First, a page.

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The United States of America’s Federal Aviation Administration (FAA) just banned lithium-ion batteries in the cargo holds of passenger flights.
For those of us in the photography world, that means you’re gonna need to lug around all of those batteries as checked in luggage. Sounds fun, of course, but this restriction was long in the making.
Citing safety concerns, the FAA and US Secretary of Transportation Elaine Chao called on stronger restrictions following 2018 guidance that “suggested” that lithium-ion batteries be stored as carry-on luggage rather than in the plane’s cargo hold.
Referencing the relevant passage, PetaPixel writes: “Devices containing lithium metal or lithium-ion batteries, including – but not limited to – smartphones, tablets, and laptops, should be kept in carry-on baggage. If these devices are packed in checked baggage, they should be turned completely off, protected from accidental activation and packed so they are protected from damage.”
There are also some changes coming to how lithium-ion batteries are shipped in cargo planes. From now on they can only have a 30% charge. Again, safety was the main consideration in making these rules.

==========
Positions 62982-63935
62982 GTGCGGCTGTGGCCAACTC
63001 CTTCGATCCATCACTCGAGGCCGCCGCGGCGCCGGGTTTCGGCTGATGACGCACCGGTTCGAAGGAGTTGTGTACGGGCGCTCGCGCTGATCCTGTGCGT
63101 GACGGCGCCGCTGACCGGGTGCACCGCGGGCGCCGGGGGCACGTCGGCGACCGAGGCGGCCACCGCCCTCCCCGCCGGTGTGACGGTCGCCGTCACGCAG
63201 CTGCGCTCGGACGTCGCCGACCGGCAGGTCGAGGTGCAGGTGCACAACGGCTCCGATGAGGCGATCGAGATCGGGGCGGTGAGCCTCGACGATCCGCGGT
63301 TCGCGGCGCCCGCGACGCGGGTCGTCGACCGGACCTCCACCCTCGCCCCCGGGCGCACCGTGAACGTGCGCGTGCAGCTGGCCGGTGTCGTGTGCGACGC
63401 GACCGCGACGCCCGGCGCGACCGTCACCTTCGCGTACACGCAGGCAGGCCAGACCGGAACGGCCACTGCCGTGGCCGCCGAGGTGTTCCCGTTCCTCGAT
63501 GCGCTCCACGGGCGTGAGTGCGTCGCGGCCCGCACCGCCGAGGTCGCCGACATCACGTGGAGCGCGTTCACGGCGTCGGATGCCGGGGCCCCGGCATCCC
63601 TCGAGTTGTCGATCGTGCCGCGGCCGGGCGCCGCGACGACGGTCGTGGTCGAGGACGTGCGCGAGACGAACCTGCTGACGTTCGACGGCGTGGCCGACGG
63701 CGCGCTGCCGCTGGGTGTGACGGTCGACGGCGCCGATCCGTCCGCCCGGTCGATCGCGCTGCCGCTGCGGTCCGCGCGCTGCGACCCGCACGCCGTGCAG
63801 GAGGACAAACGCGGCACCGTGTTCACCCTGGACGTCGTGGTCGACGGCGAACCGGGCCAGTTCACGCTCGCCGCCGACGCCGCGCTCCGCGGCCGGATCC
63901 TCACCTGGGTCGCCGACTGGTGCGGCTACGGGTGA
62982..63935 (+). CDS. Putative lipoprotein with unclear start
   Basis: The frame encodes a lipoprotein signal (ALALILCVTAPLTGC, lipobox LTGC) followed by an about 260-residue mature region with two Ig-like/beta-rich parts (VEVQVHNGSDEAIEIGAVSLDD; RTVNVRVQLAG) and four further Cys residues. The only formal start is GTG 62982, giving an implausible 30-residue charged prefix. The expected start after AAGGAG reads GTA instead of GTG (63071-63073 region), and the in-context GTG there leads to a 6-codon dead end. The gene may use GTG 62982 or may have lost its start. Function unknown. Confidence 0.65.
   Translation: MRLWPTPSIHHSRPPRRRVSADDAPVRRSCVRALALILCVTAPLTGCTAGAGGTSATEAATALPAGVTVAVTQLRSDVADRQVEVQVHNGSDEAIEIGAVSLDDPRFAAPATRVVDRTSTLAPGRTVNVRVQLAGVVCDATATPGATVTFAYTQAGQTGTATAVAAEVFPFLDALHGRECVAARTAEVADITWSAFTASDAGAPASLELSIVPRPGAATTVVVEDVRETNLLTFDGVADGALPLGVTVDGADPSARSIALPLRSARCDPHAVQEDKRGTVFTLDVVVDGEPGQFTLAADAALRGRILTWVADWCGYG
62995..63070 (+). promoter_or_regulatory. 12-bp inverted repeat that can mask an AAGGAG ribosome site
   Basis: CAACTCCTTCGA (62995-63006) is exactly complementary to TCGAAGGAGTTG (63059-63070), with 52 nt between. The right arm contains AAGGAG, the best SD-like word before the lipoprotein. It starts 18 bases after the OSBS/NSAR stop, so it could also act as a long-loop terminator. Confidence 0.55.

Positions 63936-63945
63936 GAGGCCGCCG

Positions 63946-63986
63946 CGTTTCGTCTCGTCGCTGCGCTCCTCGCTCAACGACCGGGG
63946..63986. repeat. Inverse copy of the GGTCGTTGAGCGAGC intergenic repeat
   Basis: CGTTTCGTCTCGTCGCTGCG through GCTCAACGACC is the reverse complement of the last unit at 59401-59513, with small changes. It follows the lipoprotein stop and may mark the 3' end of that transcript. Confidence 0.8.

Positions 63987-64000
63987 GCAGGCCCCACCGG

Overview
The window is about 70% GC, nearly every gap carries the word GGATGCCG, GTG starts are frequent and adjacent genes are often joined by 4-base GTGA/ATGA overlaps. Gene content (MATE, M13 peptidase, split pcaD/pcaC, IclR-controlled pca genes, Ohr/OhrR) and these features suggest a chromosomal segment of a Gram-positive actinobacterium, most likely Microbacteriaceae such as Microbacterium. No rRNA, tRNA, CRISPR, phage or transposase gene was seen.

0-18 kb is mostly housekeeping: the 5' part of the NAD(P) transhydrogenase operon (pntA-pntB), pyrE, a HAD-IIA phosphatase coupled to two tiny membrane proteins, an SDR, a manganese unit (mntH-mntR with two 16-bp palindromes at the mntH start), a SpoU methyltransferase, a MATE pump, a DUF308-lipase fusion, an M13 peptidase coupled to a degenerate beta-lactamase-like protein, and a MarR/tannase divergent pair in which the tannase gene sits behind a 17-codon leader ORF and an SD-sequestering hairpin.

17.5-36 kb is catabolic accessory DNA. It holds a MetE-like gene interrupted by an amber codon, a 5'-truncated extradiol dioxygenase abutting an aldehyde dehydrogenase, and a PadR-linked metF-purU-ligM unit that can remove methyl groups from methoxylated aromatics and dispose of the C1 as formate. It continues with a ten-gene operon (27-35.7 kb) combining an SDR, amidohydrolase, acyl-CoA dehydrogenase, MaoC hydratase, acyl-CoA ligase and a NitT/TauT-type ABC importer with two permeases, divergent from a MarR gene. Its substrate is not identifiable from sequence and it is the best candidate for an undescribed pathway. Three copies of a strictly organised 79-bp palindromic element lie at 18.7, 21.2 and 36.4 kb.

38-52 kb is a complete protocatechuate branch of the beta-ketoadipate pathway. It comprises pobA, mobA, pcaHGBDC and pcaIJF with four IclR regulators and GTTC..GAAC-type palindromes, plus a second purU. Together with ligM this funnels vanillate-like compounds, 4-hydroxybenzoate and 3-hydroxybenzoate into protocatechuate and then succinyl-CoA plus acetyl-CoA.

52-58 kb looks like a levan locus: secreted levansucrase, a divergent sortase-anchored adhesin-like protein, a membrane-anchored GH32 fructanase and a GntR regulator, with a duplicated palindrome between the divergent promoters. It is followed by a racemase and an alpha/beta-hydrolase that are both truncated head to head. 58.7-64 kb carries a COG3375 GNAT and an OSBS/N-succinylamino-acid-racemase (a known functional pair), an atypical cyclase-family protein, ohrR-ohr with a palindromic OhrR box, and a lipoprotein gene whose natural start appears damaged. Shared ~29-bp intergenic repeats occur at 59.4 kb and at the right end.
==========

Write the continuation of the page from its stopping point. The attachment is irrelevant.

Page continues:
In rare instances, lithium-ion batteries can explode and case a fire. That’d be a tough situation to deal with way up in the sky and, if the explosion were large enough, it’s really bad news.
You may recall Samsung’s issue with batteries some years back. As one of the more prominent examples of what could wrong, that also serves as a reminder of just how rare that kind of thing is.
Of course, it’s not hard to see why this is going to be a pain for a lot of passengers. Most modern electronic equipment is powered by a lithium-ion battery, and photography equipment can use some especially hefty batteries.
Traveling by air was already miserable enough, but it’s about to get a whole lot harder for photographers flying in the United States.